Interview with Chloe Norman (C.N) by Emily Newell (E.N)
Walking into Graven Feather to visit Chloe Norman’s exhibition, Guard Your Heart, and talk with the artist about her new show, was an amazing experience. Standing in the center of her photographs that delve into a personal statement – that she is definitely making – was wonderful. Hung against white walls in white frames the photos become such a focal point that one can’t help but be enthralled.
E.N: What do you intend to convey through these works?
C.N: It’s really about my journey as I am maturing into a woman, about that intimate journey. I’m trying to navigate being sexual but with a Christian past. In my earlier works, I had touched on it but I needed more time studying it and I think I can express my sexuality more freely now. The question is always there: is it okay for me to show this kind of sexuality or not?
E.N: In your work you use very soft fabrics wrapped around female forms that are bent and posed to show how sexual and delicate females can be. Who are your models?
C.N: Myself and others. I enjoy working with family members, friends and people I know. I choose the ones who have a resemblance to me, my age, body type, skin-and hair color. Through photographing them I share an intimate experience with them. Some of the shots can be hard on those posing for long periods of time – but well worth the strain and effort for the beauty created.
When the photo includes me, it is done to express something more personal. In that case I use my art as a way of finding a balance within being a woman and being Christian. There is real importance, too, in using other people because I can distance myself a little bit and look at my themes from the outside. I also get some ideas from their bodies about what I can do with mine.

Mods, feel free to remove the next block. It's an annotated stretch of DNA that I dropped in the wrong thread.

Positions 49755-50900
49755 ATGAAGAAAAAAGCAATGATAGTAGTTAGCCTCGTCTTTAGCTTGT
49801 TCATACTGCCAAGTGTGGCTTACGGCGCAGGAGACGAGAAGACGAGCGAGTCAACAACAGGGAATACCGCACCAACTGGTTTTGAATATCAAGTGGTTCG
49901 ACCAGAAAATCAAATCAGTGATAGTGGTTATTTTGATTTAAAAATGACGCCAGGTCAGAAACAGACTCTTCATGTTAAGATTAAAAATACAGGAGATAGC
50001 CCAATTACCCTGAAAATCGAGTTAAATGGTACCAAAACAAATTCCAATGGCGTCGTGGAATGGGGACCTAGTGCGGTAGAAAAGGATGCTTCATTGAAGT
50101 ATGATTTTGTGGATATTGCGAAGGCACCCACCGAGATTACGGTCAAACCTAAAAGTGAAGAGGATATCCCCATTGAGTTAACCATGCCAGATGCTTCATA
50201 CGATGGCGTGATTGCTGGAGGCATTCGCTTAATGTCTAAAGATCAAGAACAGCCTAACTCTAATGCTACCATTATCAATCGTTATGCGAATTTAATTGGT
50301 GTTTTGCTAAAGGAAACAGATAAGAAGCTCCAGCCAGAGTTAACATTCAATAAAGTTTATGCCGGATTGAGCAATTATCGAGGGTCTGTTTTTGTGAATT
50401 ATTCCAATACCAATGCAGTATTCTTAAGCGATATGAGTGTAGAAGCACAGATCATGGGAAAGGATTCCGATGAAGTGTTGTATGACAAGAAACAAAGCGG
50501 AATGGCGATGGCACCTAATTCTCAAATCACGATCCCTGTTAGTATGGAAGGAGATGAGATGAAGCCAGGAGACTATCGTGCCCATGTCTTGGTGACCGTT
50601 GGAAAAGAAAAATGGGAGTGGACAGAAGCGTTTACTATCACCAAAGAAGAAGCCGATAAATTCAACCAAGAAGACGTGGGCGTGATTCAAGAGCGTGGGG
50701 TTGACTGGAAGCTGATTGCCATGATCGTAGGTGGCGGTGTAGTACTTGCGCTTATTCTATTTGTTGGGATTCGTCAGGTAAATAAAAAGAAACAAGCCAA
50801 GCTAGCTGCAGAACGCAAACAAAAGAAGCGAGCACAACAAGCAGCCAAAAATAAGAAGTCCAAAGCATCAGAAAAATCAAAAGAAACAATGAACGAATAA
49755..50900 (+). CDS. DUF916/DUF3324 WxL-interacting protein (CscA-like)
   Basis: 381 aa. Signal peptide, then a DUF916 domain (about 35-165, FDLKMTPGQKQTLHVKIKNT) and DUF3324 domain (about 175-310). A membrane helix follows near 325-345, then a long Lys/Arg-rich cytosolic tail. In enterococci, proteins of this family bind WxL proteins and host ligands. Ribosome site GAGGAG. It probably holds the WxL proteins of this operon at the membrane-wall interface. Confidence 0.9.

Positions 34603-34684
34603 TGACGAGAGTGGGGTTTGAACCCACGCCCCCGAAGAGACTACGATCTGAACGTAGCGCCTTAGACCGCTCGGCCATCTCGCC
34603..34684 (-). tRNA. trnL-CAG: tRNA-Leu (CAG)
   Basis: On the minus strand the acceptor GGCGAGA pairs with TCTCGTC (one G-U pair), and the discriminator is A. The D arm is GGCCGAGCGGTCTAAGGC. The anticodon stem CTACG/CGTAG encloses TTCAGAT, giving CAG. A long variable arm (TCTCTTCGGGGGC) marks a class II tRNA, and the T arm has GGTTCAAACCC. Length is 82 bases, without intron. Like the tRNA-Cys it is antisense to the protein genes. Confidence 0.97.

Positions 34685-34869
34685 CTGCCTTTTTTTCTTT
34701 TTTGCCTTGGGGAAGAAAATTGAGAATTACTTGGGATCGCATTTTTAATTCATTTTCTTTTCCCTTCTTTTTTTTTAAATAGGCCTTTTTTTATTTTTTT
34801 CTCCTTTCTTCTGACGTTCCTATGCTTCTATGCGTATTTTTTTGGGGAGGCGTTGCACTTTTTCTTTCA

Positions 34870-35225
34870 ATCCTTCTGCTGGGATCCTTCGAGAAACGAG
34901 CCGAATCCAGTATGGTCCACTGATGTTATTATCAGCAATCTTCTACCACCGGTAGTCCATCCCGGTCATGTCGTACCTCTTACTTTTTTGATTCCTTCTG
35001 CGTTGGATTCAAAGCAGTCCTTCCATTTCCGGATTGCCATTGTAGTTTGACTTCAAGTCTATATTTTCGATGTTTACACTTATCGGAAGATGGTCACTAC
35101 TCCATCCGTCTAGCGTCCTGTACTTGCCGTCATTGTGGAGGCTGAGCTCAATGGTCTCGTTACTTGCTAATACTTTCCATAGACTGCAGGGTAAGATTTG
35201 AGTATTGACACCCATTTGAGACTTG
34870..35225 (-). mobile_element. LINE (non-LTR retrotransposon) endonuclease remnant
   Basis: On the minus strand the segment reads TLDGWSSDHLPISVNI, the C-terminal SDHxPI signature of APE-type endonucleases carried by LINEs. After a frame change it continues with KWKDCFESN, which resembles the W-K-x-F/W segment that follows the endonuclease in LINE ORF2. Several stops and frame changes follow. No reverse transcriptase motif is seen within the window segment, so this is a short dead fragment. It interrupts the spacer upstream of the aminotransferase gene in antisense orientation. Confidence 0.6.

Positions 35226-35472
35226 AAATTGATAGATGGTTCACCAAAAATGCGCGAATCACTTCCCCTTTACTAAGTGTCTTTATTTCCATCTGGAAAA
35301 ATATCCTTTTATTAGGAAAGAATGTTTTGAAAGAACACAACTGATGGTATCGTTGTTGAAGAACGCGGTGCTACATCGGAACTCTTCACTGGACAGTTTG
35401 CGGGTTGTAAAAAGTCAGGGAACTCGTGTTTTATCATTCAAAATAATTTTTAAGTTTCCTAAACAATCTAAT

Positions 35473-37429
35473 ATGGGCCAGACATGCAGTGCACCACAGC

E.N: Your photographs are very passionate. How do you make them? Do you feel an urge sometimes to take a photo right then and there? What inspires you?
C.N: Inspiration comes to me in two different ways. One is that I collect things, so have a prop that I really want to use. For example, for “Cocoon”, I bought that plastic, and I just wanted to use it. The other is urgency, like in “Christen” and “Relief”. In those moments, I was like – I need to take a photograph right now and I’m going to find something that I can use to take that photo. So a sock and a stool or just a sweater that I wear on a daily basis was good enough for that purpose.
E.N: I find the plastic in “Cocoon” interesting because it is a different material than you usually use in your images.
C.N: I think when looking at the photos in front of us, that it is mostly true, but with “Fold” there is a plastic aspect too, with the exercise ball. In, “Tight” it’s nylon as well. So, you’re right, a lot of things I am working with are softer fabrics, cushy and very soft. Those are the things I have found around my home, especially in the bedroom. I saw the plastic at Value Village and thought that it would be beautiful and I just went with it and created “Cocoon”, a major piece in this show. I think it turned out perfectly.
E.N: In “Cocoon” the woman’s hands look as they are floating and are in the focus of the photo. What is the reason for that?
C.N: When I am showing hands I really want to express the feeling of touching or being touched. Something like an intimate touch. It is central to the expression of the images how I, or the other person who is posing, feel those objects, touch them and interact with them.
E.N: Looking at your artist statement your struggle between a feminist and a religious view is very obvious. It must be a great challenge to balance those two in your art and in your life.
C.N: I read a powerful essay before the show, “Hypatia” about how difficult it can be for a woman to navigate to be both Christian and pure but also use her body. I strongly feel that is also can be a very open relationship being both a feminist and a Christian, especially in our times. I think that the best way for me to think about it is as the quest for equality and that what I addressed in Guard Your Heart.
*Exhibition information: October 15 – 31, 2015, Graven Feather, 906 Queen Street West. Gallery hours: Thur – Sat, 12 – 7 p.m.